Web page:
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What Does a Government Do?


Government is an institution or system made up of people that takes care or manages a country or state. Generally speaking, governments have rules they follow to make sure their country or state runs smoothly and safely for its citizens. Governments come in many different shapes and sizes. Some are smaller than others, and each type of government has its own set of rules.

One of the main reasons why people form governments is to protect their personal property and other people from harm. This is why a police department exists, and why a military exists. Governments also provide stability and security at the federal, state, and local levels. For example, if your house catches on fire or someone breaks into it, the fire department and the police will try to protect you from harm without demanding payment. They do this because they provide a valuable service that cannot be replicated by private businesses (Figure 1.2).

Besides protecting personal property, governments also perform other important functions. They regulate public access to common goods like natural resources that are in limited supply. Governments do this so that a few people do not take all the fish in the sea or all the clean water, leaving the rest with nothing. Likewise, government protects the right of everyone to use common goods such as education, mail delivery, and road maintenance.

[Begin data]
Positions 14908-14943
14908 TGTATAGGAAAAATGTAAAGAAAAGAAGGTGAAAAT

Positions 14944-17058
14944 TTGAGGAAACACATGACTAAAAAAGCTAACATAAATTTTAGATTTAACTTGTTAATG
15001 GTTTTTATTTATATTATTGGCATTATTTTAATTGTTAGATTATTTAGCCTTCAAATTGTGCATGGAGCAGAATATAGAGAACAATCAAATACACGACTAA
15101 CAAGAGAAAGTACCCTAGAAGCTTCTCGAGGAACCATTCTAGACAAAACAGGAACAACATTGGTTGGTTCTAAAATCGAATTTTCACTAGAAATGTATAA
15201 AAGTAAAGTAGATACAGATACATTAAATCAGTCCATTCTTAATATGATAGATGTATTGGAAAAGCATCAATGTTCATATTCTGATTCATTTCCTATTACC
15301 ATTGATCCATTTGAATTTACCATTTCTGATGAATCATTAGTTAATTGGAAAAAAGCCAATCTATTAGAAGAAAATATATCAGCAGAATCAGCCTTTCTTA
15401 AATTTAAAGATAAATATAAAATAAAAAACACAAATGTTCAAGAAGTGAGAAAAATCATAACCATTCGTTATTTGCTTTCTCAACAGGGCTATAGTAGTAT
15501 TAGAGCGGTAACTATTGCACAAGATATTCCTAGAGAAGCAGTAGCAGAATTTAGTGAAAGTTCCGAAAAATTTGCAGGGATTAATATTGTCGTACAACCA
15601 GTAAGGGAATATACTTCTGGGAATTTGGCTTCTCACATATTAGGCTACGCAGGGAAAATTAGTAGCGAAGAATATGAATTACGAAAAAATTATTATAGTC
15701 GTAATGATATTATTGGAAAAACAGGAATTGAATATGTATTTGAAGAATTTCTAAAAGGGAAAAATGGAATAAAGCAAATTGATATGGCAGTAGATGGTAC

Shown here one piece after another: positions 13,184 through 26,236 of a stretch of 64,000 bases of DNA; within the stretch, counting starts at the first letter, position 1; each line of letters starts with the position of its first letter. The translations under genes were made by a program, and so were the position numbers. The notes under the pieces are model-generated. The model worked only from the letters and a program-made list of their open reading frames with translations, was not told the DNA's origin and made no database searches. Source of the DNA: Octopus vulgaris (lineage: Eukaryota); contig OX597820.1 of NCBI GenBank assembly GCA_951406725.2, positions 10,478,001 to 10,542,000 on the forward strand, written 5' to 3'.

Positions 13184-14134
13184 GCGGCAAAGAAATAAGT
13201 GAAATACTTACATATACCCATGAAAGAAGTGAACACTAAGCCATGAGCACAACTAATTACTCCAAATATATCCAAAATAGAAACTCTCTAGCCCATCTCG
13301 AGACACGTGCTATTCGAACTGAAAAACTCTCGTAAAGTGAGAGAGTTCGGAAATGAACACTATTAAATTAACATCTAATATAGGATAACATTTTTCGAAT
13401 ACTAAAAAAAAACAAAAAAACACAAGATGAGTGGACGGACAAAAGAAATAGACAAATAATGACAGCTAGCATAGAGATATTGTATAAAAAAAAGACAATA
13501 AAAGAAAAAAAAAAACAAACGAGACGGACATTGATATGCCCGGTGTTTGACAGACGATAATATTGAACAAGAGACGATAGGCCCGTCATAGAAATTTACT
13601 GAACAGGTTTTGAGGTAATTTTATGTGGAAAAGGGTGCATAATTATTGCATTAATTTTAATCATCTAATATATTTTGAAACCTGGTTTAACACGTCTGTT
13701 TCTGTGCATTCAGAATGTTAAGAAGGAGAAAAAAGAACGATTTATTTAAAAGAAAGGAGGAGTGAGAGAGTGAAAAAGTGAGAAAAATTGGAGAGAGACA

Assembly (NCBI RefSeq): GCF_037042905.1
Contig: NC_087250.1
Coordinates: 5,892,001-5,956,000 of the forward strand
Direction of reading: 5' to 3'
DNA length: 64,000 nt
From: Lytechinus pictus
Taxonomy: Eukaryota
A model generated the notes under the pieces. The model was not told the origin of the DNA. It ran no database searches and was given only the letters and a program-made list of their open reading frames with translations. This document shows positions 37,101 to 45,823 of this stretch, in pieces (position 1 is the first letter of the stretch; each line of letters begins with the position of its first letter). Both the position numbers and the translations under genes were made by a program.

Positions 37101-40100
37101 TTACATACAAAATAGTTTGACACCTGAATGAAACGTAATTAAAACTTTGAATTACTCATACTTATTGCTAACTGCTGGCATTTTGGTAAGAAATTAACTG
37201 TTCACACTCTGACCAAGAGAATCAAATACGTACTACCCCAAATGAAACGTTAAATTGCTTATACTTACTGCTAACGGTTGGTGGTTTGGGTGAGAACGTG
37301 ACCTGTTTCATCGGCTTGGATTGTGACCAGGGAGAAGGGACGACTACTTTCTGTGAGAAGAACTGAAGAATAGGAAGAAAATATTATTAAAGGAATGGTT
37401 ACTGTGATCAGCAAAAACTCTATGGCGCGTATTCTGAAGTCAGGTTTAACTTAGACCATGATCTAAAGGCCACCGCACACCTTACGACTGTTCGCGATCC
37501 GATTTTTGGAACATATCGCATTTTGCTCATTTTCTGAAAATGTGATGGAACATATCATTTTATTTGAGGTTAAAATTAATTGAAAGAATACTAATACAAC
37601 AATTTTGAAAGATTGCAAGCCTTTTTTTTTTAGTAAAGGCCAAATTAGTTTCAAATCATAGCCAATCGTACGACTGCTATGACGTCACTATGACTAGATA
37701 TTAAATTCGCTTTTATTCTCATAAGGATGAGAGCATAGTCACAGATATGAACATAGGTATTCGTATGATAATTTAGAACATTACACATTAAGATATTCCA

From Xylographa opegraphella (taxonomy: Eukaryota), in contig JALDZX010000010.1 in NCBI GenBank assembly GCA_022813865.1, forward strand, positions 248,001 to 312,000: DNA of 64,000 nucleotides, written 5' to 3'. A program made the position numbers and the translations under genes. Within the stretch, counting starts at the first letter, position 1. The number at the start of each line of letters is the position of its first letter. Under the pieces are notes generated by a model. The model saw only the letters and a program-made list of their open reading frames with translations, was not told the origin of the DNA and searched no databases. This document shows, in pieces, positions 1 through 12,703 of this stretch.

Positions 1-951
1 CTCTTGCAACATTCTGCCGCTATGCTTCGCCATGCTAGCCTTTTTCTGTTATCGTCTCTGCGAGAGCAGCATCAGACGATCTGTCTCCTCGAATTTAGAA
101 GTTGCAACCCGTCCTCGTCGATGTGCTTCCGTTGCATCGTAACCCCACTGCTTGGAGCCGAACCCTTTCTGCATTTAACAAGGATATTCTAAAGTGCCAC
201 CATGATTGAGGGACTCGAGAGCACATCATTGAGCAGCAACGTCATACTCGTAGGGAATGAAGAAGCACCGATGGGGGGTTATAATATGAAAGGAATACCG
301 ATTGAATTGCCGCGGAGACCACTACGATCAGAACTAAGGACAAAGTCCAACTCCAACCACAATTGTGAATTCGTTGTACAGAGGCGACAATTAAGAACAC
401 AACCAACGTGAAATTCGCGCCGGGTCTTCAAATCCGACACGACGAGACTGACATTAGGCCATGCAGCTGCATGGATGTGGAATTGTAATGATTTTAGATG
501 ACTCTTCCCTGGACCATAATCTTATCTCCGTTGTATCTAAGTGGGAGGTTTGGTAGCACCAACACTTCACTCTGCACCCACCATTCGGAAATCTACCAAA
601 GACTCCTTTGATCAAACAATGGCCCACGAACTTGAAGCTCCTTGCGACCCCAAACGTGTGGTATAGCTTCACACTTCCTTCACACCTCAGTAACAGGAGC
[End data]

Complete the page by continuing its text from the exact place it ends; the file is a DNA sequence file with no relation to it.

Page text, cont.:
Another function of governments is to create and enforce laws. For example, a federal law might require that companies pay their employees fair wages and give them health insurance. In addition, a federal law might prevent states from entering into agreements that violate national interests. These laws help ensure the integrity of the nation’s economy and protect its citizens from harmful activities that could damage or even destroy it.

At the state level, government allocates money to such things as maintaining state colleges and universities, building roads and bridges, preserving forests, and managing wildlife. The federal government prioritizes funding for such things as social security, defense, and the maintenance of courts and prisons.

In order for a government to function properly, it must have a strong sense of legitimacy. According to philosophers like Thomas Hobbes and Albrecht Durer, legitimate governments emerge out of a “social contract” between the citizens of a nation. In other words, a nation’s citizens agree to allow a central government to impose laws and protect them from other nations and outside invaders.

The human race has experimented with many forms of government over the centuries. It has experienced the rise and fall of monarchy, imperialism, fascism, communism, and democracy, among other political extremes. However, no political system has yet to achieve a perfect balance between individual rights and the greater good. Nevertheless, governments continue to exist and evolve in an effort to solve this dilemma.